dimanche 3 septembre 2006

Alain and I finally decided to go and visit the Chateau d'If and the Ile de Ratonneau. The boat trip from the Vieux Port to the Chateau d'If is 10 euros each (roundtrip) and for 5 more euros you can visit the Ile de Ratonneau, one of the several rocky islands. Ratonneau is inhabited while If is just the castle and a few outbuildings.
We took the ferry at noon and sat next to some American girls. Oh my god! Look at the like dead fish!
(it was fish market day)
We got to If and then paid another 5 euros each to visit the chateau. We had an hour until the ferry to Ratonneau. We toured the inside and listened to the commentary.
The Chateau was begun in 1529, as a fortress to guard against the rebellious Marseillais. Marseille had become a part of France in only 1481. It quickly began to house prisoners. The guide said that the first prisoners were two fisherman who had wandered too close to the military island and were held for fifteen days, I guess as a warning. Now if you wander too close to the Pentagon they just shoot you.
3500 Protestants were held over a period of 200 years. Here is a plaque commemorating it. last line "They preferred the chains of prison or death to giving in."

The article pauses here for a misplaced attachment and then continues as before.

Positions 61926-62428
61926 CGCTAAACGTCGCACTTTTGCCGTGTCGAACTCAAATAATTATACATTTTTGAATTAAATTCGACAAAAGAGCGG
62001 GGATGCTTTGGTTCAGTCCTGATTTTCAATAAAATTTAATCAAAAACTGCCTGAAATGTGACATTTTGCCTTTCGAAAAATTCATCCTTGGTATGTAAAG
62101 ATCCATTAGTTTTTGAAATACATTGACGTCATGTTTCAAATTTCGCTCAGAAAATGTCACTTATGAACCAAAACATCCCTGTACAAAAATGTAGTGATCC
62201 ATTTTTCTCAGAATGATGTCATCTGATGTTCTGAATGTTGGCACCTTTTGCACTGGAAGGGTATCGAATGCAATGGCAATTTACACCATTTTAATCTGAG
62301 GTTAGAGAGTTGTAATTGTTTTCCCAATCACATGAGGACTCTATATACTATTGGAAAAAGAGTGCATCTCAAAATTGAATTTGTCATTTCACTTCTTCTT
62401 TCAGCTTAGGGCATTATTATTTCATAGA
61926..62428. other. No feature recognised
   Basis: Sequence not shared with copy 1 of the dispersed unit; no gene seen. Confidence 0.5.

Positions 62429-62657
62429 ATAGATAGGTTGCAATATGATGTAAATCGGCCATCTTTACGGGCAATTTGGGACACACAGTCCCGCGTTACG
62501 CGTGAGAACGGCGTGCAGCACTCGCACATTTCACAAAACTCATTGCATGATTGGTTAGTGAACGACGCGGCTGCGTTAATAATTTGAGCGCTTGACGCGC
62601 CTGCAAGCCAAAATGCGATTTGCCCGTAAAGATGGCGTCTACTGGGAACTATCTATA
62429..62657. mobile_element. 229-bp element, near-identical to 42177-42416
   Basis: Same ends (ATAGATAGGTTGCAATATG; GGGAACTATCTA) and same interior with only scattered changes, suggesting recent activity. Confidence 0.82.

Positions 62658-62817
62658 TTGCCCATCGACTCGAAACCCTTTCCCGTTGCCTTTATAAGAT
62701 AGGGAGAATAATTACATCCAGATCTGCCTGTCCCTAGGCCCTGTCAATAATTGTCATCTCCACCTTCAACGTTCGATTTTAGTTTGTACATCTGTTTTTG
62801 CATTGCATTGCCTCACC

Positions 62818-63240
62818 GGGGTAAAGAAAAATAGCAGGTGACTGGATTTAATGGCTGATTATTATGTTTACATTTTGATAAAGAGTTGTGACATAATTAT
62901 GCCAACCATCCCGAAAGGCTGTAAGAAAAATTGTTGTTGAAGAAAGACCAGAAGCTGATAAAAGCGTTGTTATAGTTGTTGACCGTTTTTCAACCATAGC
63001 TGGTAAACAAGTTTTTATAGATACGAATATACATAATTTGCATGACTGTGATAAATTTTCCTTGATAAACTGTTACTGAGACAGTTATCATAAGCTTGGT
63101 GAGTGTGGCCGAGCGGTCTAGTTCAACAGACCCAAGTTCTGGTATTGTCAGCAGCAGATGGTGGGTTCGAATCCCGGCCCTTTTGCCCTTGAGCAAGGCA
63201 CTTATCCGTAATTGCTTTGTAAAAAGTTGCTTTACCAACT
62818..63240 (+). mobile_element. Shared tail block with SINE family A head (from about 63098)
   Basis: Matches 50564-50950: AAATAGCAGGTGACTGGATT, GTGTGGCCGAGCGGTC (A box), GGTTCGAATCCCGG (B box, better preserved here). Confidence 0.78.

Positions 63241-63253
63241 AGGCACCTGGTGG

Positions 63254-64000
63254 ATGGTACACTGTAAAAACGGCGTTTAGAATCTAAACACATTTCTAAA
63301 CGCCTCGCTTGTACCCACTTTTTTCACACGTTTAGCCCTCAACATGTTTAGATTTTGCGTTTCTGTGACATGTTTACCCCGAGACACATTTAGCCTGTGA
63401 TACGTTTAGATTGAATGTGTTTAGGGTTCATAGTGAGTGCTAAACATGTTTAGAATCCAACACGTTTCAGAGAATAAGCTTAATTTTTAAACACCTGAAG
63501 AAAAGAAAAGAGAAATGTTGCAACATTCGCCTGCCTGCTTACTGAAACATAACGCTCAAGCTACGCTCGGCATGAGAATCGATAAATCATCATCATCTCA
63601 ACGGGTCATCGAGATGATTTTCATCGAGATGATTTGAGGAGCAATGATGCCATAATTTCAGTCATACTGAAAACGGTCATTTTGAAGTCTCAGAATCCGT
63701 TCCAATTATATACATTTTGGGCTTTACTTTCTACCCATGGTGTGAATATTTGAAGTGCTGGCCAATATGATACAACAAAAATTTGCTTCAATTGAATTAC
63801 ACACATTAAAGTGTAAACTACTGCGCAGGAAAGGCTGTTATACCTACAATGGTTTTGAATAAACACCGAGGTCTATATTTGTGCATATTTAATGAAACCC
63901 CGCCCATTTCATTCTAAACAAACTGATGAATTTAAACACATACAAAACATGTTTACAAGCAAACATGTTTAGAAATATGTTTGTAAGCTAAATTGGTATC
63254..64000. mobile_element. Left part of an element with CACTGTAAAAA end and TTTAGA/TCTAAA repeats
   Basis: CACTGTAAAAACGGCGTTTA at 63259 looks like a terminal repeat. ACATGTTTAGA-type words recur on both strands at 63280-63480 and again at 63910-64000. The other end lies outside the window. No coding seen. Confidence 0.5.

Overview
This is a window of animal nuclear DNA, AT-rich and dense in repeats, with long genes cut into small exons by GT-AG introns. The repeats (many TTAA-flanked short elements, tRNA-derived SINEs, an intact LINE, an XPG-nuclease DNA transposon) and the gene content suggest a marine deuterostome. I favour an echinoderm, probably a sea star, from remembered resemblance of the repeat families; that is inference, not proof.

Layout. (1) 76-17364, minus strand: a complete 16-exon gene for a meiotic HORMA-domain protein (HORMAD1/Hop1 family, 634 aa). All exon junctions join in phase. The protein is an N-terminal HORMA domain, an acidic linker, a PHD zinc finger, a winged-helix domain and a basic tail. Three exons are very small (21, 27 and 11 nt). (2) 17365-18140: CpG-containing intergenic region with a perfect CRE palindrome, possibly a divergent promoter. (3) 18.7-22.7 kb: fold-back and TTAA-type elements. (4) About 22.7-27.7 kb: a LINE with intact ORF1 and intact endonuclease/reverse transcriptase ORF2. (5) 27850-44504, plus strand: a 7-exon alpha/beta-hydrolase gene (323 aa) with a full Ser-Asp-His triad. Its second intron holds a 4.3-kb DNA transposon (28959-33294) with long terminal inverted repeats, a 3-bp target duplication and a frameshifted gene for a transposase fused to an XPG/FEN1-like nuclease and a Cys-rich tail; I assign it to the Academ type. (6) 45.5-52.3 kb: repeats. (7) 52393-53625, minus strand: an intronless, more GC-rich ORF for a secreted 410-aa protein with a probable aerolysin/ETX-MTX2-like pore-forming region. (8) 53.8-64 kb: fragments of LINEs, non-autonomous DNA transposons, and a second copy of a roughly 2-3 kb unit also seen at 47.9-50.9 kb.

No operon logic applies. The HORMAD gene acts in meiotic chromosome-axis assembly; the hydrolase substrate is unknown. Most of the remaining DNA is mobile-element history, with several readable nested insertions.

Other notable signs- the prisoner who was burned alive, and the room where the Man In the Iron Mask supposedly stayed. (à la bad Leonardo diCaprio movie). This is where the novel The Count of Monte Christo was set. Another prisoner was held here because he supposedly brought the plague to Marseille in 1720. They also guarded carefully, and quite successfully I might add, a dead man, General Kleber, for 18 years.
Ah yes, and in 1513 the first rhinoceros to be seen in Europe was brought as a gift. The poor thing was then sent to Rome and was shipwrecked on the way.

At 1:30 we caught the ferry to Ratonneau. We found a nice place to eat a picnic lunch, then walked up to what I believe were Nazi bunkers during WW2. I wouldn't bet my life on it, but I think that is what it is. Then we walked to the Hospital Caroline, constructed in 1828 and used as a quarantine place. From Wikipedia
On 29 August (1944) a landing party drawn from the Marine detachments
from Augusta and Philadelphia went ashore on the islands of Ratonneau and
Chateau d'If in the harbor of Marseilles and accepted the surrender of
German forces on those islands, taking 730 prisoners.

We had a juice at the port, then at 4 took the ferry back to Marseille. The return trip was extremely foggy. Here is a video I took of the return into the Vieux Port. As far as groundbreaking, exciting cinematography is concerned, it's not, but just to give an idea.

Alain and I took the Metro back to our Quartier. There were wedding guests waiting for the newlyweds to come out of the church, so I wanted to stop and watch. And then, as a final wonderful end to our day, with a flutter of pigeon wings and a ploop! I got christened. Ugh. I shrieked but I guess people were more interested in the wedding. Alain took out a napkin and wiped me off. Ahh, what a good husband. In sickness, health, and pigeon poop.

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